Weapons of Mass Pollution: The Health and Environmental Hazards in Canada’s Munitions Industry During the Second World War
Alex completed his PhD in History at the University of Western Ontario in 2016. He is the author of War Junk: Munitions Disposal and Postwar Reconstruction in Canada which will be published by UBC Press in 2020.
His AMS Postdoctoral Fellowship focuses on the intersection of medical, environmental, and military history. During the Second World War, Canadian industries produced about 4.4 billion rounds of ammunition, 72 million artillery shells, and over 144,000 tons of Trinitrotoluene (TNT). Although this production was crucial to Allied victory, it was very dangerous work. Aside from accidents and fires, the potent mixtures of toxic chemicals contaminated landscapes and factories and infiltrated workers’ bodies.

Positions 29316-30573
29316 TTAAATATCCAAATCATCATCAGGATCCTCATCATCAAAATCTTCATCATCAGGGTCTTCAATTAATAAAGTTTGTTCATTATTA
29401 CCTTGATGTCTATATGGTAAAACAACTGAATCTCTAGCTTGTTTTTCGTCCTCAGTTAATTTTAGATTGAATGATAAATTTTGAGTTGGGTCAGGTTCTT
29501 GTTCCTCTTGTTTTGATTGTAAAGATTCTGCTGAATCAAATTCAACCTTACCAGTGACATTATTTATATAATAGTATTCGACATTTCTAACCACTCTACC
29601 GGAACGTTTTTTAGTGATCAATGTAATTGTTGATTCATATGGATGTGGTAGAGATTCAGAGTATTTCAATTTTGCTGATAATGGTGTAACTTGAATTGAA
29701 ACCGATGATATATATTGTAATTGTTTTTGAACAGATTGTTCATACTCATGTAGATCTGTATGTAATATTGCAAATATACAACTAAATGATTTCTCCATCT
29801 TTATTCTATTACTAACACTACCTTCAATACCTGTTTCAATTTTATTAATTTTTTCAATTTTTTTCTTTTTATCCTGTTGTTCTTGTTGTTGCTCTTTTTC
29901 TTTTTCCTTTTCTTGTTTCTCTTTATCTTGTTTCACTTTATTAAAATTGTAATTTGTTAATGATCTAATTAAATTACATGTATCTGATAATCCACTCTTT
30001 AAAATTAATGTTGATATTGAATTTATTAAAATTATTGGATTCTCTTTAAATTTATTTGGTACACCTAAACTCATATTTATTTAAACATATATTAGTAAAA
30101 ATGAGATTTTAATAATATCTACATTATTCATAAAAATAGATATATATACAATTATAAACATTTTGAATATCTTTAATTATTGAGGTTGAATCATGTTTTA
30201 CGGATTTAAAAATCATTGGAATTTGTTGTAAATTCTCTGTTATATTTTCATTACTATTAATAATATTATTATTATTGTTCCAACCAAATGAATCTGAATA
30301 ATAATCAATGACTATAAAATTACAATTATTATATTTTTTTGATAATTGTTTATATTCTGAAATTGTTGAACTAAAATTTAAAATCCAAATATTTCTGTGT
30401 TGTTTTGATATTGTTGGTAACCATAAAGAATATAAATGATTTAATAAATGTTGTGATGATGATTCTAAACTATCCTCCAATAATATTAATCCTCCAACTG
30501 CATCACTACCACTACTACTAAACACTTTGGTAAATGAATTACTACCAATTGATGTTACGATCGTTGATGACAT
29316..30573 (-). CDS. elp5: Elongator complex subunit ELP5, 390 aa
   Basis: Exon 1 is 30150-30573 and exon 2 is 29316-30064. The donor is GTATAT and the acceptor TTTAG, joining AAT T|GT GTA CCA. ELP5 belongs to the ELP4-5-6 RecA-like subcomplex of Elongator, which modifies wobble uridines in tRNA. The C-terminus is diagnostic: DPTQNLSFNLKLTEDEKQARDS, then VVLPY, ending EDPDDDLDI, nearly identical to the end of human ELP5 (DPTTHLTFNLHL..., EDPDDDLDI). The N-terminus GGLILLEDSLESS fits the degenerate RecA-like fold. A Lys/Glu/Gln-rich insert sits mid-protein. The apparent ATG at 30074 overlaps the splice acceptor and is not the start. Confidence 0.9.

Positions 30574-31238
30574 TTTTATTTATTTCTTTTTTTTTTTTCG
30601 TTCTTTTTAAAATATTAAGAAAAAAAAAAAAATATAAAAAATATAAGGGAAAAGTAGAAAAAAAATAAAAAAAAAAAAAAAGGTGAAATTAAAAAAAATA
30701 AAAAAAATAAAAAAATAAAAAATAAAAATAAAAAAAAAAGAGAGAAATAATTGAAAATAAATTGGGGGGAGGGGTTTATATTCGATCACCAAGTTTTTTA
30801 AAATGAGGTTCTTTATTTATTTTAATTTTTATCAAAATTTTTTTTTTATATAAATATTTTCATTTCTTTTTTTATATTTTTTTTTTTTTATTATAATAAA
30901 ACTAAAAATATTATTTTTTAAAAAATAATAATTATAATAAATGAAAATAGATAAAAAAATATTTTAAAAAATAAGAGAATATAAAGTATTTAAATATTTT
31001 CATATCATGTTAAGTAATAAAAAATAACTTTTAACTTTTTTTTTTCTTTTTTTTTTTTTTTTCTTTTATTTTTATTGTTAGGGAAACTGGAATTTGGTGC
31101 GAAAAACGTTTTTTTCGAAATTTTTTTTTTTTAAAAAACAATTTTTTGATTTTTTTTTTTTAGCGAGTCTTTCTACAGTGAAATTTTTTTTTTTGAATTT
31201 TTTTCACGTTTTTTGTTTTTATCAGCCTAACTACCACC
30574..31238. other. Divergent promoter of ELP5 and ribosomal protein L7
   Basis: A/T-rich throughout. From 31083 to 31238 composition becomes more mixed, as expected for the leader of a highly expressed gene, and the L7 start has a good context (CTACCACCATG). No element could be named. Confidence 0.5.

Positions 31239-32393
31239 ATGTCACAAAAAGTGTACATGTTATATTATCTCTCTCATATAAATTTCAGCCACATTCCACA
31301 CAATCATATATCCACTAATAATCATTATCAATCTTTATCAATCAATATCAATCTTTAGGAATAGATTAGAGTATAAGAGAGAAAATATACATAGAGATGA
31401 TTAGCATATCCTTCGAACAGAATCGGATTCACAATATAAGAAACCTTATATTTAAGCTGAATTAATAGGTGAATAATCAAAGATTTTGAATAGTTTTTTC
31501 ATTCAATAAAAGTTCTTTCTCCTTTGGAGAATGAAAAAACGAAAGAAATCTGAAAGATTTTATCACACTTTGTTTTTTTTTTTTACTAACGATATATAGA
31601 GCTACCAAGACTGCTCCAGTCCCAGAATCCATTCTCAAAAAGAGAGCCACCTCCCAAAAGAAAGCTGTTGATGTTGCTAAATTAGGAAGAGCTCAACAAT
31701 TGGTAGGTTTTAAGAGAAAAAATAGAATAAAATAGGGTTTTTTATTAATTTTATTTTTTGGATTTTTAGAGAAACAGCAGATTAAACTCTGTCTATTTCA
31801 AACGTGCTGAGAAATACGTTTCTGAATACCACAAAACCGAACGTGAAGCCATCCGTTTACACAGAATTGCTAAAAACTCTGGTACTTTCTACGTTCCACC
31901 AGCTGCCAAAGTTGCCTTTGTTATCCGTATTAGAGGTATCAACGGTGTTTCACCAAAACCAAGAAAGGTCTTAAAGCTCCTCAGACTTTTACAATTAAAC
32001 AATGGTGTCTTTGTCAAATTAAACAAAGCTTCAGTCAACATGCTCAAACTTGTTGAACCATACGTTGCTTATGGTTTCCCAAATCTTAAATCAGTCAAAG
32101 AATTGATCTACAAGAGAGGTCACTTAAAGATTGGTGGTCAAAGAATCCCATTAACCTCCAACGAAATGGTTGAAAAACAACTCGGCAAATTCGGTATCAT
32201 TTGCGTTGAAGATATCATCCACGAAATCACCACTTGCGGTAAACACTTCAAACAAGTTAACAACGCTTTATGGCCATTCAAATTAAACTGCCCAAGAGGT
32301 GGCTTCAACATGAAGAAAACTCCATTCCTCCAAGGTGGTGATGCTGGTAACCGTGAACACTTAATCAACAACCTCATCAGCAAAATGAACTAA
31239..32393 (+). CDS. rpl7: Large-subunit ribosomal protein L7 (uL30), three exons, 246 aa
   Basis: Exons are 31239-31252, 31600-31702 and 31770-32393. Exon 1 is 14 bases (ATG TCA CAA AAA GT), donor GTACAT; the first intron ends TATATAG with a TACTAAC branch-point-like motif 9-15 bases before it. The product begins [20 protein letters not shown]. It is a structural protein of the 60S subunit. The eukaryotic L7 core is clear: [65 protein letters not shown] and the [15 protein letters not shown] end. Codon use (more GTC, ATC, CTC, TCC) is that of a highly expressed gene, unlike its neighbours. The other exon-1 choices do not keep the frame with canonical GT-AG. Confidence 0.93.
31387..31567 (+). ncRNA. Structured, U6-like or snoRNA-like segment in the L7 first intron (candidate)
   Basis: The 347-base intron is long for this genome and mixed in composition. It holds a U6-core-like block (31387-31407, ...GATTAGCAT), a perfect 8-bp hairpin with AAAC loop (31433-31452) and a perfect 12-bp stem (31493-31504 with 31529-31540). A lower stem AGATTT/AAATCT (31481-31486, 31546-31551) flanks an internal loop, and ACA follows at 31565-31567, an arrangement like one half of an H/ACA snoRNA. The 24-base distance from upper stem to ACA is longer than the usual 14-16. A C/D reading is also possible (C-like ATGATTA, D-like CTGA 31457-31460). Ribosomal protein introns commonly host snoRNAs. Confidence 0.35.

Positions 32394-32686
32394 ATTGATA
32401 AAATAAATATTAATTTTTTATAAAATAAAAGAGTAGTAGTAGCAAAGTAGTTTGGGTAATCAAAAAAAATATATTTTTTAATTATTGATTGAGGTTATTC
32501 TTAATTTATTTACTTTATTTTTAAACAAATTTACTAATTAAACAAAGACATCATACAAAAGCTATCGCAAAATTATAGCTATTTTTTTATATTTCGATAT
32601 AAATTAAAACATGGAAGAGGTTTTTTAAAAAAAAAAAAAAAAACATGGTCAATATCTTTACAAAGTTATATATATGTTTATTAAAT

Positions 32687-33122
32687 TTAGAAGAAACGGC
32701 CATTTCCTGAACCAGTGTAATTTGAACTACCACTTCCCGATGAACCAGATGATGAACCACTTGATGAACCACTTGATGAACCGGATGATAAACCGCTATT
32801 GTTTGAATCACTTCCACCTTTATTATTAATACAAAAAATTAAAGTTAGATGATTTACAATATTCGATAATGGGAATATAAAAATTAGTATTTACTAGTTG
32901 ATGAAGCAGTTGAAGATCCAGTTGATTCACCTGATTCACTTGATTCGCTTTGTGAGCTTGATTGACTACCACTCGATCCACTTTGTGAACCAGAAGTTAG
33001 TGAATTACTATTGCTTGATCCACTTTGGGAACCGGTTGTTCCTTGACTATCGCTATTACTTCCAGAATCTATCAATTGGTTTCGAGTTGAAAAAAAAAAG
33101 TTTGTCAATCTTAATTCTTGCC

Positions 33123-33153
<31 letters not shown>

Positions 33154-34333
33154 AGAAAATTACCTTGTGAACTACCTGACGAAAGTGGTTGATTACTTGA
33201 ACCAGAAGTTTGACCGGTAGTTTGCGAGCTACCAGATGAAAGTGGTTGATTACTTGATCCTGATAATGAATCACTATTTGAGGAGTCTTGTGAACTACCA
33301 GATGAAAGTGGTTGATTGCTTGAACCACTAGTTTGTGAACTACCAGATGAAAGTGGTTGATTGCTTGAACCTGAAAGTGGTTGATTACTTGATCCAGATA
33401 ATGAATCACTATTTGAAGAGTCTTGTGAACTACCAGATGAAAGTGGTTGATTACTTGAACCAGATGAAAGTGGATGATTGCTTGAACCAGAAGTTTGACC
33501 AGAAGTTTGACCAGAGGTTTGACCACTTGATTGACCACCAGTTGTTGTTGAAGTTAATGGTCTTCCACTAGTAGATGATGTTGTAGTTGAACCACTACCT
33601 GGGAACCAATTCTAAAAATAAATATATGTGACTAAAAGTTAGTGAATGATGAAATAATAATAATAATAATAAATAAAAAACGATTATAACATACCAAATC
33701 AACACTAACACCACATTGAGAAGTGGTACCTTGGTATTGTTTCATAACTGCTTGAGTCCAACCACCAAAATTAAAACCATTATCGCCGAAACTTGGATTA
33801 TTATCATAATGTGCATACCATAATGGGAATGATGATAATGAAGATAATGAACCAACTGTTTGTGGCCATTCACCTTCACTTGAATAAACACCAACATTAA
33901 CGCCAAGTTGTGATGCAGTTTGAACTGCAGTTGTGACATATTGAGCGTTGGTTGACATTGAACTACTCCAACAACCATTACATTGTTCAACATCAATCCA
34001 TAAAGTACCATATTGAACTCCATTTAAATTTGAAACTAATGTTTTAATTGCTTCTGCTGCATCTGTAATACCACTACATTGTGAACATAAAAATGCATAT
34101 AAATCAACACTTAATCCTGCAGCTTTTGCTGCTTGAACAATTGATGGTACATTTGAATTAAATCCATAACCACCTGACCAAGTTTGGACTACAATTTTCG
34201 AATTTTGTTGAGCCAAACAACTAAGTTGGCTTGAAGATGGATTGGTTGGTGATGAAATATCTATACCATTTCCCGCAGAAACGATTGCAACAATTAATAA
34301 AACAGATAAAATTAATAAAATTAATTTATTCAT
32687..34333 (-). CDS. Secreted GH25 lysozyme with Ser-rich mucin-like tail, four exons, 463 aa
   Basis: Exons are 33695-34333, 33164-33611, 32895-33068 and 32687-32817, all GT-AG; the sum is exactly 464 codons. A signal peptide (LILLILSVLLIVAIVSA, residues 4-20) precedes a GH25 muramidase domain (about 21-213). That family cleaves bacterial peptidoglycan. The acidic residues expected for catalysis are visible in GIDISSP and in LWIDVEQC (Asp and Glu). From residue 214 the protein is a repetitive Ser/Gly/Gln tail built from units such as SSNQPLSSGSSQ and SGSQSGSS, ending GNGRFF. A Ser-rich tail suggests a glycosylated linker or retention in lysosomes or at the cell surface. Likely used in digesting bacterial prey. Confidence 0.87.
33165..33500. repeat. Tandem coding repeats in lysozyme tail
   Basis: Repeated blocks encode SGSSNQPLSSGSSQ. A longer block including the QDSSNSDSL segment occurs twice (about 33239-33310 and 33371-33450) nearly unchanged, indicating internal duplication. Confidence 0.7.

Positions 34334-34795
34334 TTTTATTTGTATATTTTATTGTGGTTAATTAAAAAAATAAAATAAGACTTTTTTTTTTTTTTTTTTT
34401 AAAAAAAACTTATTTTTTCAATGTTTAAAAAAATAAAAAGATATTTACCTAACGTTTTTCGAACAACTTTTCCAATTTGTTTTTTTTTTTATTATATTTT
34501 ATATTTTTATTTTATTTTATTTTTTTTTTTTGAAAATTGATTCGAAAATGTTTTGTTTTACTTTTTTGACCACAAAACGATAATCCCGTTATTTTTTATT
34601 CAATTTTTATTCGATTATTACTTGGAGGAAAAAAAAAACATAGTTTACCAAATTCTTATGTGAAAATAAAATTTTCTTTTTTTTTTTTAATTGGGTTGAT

The project’s main goal is to explore the health of munitions workers and the role that medical professionals played in Canada’s munitions industry during the war. What role did doctors and nurses play in mitigating the dangers and regulating the workplace? How was toxicity and pollution interpreted by workers and doctors in the 1940s? The project will also investigate the lingering environmental hazards of Canada’s military-industrial complex and the effectiveness of postwar cleanup operations. In addressing these issues, this research critically assesses the history of toxicity and risk prevention through an examination of workplace safety, medical treatments, and decontamination methods in the 1940s.